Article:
HC Deb 28 October 1986 vol 103 cc153-4
5. Dr. Godman

asked the Secretary of State for Education and Science what representations he has received from the Association of University Teachers about the future funding of the University Grants Committee.

The Parliamentary Under-Secretary of State for Education and Science (Mr. George Walden)

My right hon. Friend and I met representatives of the AUT on 24 July, when we discussed various aspects of university funding and other matters.

Dr. Godman

Is the Minister aware of the very deep concern of members of the association in Scotland about the threatened closure of highly reputable university departments in Scotland? Is he also aware that this is particularly acute in Strathclyde university, where the very fine departments of mathematics and biochemistry are so threatened? Will the Minister assure the House that Scottish universities will not suffer such dismemberment of departments? Does he not agree that the time has surely arrived for the establishment of a Scottish UGC?

Mr. Walden

In the first place, I think that the hon. Gentleman is dramatising. Secondly, there has been no geographical discrimination against Scotland. Thirdly, if the hon. Gentleman is referring to the UGC's selectivity exercise, I can only commend the UGC for the boldness with which that exercise is being pursued.

Mr. Forth

Is my hon. Friend yet in a position to say anything to the House about the future of Ruskin college? Many people are most anxious to know what is to happen to this most valued institution.

Mr. Walden

I share the concern that has reached me about recent incidents at Ruskin college. For that reason I wrote to the principal of the college asking for his account of events there. I have now received that account. It has not reassured me. I have therefore asked the principal to call to see me next Monday. I am sure that no right hon. or hon. Member is against the education of trade unionists. If, on the other hand, that education is to be in the spirit of the intellectual equivalent of the closed shop—and that is what the accusations are about—the taxpayer, who, to a very large extent, funds this college, will expect clear answers to clear questions.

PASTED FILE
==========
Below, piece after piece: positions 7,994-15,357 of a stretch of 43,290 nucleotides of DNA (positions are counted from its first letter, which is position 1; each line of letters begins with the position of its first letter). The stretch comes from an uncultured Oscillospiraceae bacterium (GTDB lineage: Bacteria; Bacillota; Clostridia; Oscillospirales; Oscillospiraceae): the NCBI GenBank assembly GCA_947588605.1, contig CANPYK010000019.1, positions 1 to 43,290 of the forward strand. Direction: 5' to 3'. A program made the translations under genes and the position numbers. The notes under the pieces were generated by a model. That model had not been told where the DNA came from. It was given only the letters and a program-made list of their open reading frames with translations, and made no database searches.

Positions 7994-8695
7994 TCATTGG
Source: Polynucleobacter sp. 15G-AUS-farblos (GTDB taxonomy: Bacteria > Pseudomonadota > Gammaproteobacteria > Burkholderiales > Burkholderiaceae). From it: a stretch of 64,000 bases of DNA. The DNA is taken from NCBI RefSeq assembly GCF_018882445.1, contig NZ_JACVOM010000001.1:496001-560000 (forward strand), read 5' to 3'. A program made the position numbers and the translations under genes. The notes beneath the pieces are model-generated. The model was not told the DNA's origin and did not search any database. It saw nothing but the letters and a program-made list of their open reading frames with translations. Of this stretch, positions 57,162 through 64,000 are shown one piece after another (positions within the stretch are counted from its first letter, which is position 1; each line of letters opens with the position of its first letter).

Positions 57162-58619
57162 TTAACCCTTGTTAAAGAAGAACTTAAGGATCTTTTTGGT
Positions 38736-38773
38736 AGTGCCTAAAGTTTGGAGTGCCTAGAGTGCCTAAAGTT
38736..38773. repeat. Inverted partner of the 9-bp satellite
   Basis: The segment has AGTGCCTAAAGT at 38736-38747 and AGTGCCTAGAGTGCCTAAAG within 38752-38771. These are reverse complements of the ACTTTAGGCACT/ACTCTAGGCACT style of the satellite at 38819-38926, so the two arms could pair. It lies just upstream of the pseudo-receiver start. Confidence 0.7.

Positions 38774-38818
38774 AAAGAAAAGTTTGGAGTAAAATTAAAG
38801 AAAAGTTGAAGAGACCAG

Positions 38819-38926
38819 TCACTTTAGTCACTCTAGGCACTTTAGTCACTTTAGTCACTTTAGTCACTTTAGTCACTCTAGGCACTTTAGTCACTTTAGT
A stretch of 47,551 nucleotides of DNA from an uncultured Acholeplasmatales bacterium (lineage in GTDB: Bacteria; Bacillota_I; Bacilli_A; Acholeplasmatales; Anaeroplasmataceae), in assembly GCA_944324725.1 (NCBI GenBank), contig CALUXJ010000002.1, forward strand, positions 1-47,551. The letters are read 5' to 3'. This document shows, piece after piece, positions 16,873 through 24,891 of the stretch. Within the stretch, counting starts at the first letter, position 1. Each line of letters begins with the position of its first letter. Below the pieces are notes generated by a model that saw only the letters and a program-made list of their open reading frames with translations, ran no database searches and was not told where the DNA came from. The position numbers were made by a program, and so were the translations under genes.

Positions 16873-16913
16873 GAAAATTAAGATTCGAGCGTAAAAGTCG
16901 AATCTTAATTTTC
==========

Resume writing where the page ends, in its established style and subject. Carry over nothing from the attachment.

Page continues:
Mr. Dormand

When a person is deemed by a university to be capable of undertaking a first degree course, will he or she be assured of financial assistance either from the university or from the local education authority? If the answer to that question is no, what will be the effect, not only on that person, but on the wellbeing and economic state of the country?

Mr. Walden

I am not at all clear about the point of the hon. Gentleman's question. If he is asking his question on the basis of an individual case, I ask him to write to me about it. In general, more people are receiving maintenance grants than ever before.

Mr. Andrew F. Bennett

Does the Minister accept that Ruskin college has striven very hard to protect two rights: the right of an individual to express his views, and the right of other people to disagree with those views? Does he also accept that the college should not be criticised for trying to maintain fairness between those two fundamental rights, and that no one has the right to object to other people being critical of his views?

Mr. Walden

Ruskin's members are not there as union members or socialists but as teachers and students. Ruskin is not a party school diffusing received opinion. That comes from this week's New Statesman. I commend the article in question to the hon. Gentleman.